After two consecutive quarters of mostly bullish biotech debuts, two drugmakers are lining up IPOs in hopes the market stays drug-friendly, seeking a combined $126.5 million to bankroll treatments for cancer and metabolic disease.
Stamford, CT's Loxo Oncology is aiming to raise $69 million in its public debut, money it will use to fund a promising early cancer candidate. The company's lead drug, LOXO-101, is a TRK-blocking compound currently in Phase I development, and Loxo believes it has potential in brain, lung, thyroid and breast cancers. A fleet of venture backers would seem to agree, as the company has raised about $57 million in less than a year from the likes of OrbiMed Advisors, New Enterprise Associates and Aisling Capital.
Separately, biotech startup Viking Therapeutics is looking to make $57.5 million in an IPO to support the pipeline it recently inhereted from partner Ligand Pharmaceuticals ($LGND). In a deal announced in May, Ligand handed Viking 5 assets and $2.5 million to help develop them. Leading the way is the Phase II VK0612, a Type 2 diabetes candidate that blocks the enzyme FBPase to hamper the body's ability to produce glucose, joined by the mid-stage VK5211, a selective androgen receptor modulator with potential to treat cancer-related muscle loss. Viking intends to spend its proceeds on trials for those two drugs along with preclinical work on three candidates for dyslipidemia, obesity and nonalcoholic steatohepatitis (NASH).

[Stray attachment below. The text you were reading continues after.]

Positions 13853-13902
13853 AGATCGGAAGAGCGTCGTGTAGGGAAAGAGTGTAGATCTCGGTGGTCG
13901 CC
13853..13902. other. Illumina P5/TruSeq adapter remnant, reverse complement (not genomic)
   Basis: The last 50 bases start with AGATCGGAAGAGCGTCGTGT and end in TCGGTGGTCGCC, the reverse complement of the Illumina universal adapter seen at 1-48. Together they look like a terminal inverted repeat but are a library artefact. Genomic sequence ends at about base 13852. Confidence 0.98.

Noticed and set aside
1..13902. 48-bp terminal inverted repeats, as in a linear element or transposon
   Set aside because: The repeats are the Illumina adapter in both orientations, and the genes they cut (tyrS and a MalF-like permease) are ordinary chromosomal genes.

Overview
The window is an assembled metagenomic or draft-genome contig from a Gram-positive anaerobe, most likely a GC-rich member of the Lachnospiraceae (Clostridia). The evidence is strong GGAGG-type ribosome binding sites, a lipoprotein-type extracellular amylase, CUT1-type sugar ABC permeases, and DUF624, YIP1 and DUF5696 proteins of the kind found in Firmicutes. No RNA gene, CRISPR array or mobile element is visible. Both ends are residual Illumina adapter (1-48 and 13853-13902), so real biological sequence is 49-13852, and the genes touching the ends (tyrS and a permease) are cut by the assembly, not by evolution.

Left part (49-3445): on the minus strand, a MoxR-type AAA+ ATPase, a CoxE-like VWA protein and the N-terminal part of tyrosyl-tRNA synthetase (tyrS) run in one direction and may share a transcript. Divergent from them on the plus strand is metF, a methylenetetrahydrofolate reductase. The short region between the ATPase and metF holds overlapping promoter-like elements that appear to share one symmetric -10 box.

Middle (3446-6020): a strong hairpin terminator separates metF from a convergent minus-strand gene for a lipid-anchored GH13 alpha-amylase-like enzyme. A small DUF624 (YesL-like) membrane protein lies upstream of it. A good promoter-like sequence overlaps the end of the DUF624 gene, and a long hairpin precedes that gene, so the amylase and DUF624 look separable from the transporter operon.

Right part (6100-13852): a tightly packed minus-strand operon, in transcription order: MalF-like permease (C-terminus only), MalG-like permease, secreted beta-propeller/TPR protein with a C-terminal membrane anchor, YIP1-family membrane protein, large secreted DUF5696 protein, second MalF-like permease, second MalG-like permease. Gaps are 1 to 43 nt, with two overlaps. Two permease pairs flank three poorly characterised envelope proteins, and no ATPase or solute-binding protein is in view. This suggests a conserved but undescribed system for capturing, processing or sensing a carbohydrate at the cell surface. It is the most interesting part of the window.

The two join a new crop of drug developers filing for IPOs this week and hoping to extend biotech's honeymoon on Wall Street, including Auris Medical, Avalanche Biotechnologies and Viamet Pharmaceuticals, three outfits seeking nearly $250 million combined. Also in the queue are Tobira Therapeutics, Immune Design, Zosano Pharma, Ocular Therapeutix and Atara Biotherapeutics.
Meanwhile, the roiling market for biotech IPOs that helped 29 biotechs go public in the first quarter has since taken a volatile turn. The industry pulled off 16 debuts and $1.2 billion in Q2, but many of those companies limped out of the gate with deeply discounted offerings, and a few had to postpone their raises entirely.
Special Report: Biotech's breathless quarter of IPOs brings in $2.1B for R&D